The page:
Conceptual artist and self-described experimental philosopher Jonathon Keats has previously snapped up San Francisco real estate in extra dimensions, exhibited paintings based on the average color of the universe (beige, in case you were wondering), and created television programming for plants.
Next week, he will install what could (very very arguably) be called the world's first quantum ATM. It will be available from 1:00 pm EST on June 11 through June 14 at the Engineer's Office Gallery, a tiny alcove in the basement of 20 Rockefeller Plaza that once housed a water fountain. According to Keats' press release for the project, the concept has the potential to "fix the world economy by bolstering finance with quantum physics." This quantum bank, it continues, "will be the first financial institution with the technological means to make money quantum, resulting in a nearly infinite proliferation of wealth."
How would it do that? The ATM consists of two areas - one for deposits and one for withdrawals (which, Keats says, will be stocked with bills bearing the word "quantum" on them). These will sit near an enclosure containing a small sphere of uranium, which will periodically emit an alpha particle. These particles can in principle hit any one of 7 billion boxes—corresponding to 7 billion accounts—that have been inscribed on a plastic cylinder surrounding the sphere. Like Schrödinger's Cat, so long as the ATM remains insulated from the outside world, the deposit exists in a superposition of many possible states: it is effectively credited to all seven billion accounts at once.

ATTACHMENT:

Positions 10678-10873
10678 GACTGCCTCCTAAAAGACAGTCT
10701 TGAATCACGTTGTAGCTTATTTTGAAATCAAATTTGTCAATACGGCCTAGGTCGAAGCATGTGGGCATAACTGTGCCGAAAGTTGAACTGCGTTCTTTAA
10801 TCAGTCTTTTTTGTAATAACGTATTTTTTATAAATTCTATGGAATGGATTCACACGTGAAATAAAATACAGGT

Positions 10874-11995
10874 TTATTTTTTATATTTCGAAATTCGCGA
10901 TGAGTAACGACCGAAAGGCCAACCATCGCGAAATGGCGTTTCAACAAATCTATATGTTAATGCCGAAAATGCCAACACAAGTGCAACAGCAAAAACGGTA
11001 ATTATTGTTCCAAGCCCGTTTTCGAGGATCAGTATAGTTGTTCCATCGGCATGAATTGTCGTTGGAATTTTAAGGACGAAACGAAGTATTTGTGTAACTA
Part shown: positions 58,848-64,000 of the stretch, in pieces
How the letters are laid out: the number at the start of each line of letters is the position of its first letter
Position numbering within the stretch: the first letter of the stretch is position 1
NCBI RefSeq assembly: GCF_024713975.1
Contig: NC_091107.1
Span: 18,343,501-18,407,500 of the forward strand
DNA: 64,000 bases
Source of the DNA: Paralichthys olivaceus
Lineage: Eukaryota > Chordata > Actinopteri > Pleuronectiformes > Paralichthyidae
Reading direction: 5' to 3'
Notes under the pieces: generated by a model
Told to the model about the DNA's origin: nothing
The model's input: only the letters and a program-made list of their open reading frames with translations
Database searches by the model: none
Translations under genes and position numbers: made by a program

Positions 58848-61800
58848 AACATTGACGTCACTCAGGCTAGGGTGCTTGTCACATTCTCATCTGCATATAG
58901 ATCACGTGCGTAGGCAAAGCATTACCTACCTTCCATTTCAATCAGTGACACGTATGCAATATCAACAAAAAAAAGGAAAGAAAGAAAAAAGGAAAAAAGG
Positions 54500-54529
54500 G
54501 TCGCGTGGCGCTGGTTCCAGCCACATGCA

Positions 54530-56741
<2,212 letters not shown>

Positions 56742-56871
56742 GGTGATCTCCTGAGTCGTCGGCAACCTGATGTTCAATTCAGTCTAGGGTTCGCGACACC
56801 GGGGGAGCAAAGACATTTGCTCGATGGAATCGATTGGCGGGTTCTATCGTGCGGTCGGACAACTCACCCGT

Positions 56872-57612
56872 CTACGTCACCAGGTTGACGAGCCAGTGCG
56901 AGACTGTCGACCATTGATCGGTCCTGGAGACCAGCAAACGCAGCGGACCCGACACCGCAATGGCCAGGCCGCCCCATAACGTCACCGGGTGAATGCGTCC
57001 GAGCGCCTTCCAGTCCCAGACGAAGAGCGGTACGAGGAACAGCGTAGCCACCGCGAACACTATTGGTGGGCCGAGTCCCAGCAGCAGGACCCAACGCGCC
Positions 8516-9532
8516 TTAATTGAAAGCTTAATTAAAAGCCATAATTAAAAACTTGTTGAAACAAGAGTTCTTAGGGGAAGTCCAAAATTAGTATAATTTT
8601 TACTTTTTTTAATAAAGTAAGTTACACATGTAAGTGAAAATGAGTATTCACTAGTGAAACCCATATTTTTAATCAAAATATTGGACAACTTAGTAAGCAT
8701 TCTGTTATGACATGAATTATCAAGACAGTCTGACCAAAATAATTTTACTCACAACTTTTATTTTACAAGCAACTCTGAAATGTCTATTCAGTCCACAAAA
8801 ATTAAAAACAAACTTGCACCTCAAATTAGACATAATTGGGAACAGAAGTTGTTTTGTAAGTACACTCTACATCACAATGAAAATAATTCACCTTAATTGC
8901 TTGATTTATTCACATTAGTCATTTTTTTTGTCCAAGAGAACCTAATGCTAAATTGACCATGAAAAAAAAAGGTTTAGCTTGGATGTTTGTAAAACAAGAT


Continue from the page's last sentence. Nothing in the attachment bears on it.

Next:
In reality, of course, this is a conceptual piece. Deposits don't trigger anything in the ATM (the uranium will keep spitting out particles quite happily even if no one deposits any money) and even if the ATM were recording deposits and alpha particle hits in some way, if you went so far as to open up the box and measure what's inside, you'd find only as much money as had been put in (the delicate superposition of states would collapse).
But I like this project. It's another way to think about the abstraction of money and a reminder of how modern currency has diverged from physical measures of wealth, such as gold. It's also a nice, macroscopic way to think about the fundamental strangeness of quantum mechanics. And it might be the closest we get to real, uncounterfeitable quantum money for a while yet.
Rachel Courtland, an unabashed astronomy aficionado, is a former senior associate editor at Spectrum. She now works in the editorial department at Nature. At Spectrum, she wrote about a variety of engineering efforts, including the quest for energy-producing fusion at the National Ignition Facility and the hunt for dark matter using an ultraquiet radio receiver. In 2014, she received a Neal Award for her feature on shrinking transistors and how the semiconductor industry talks about the challenge.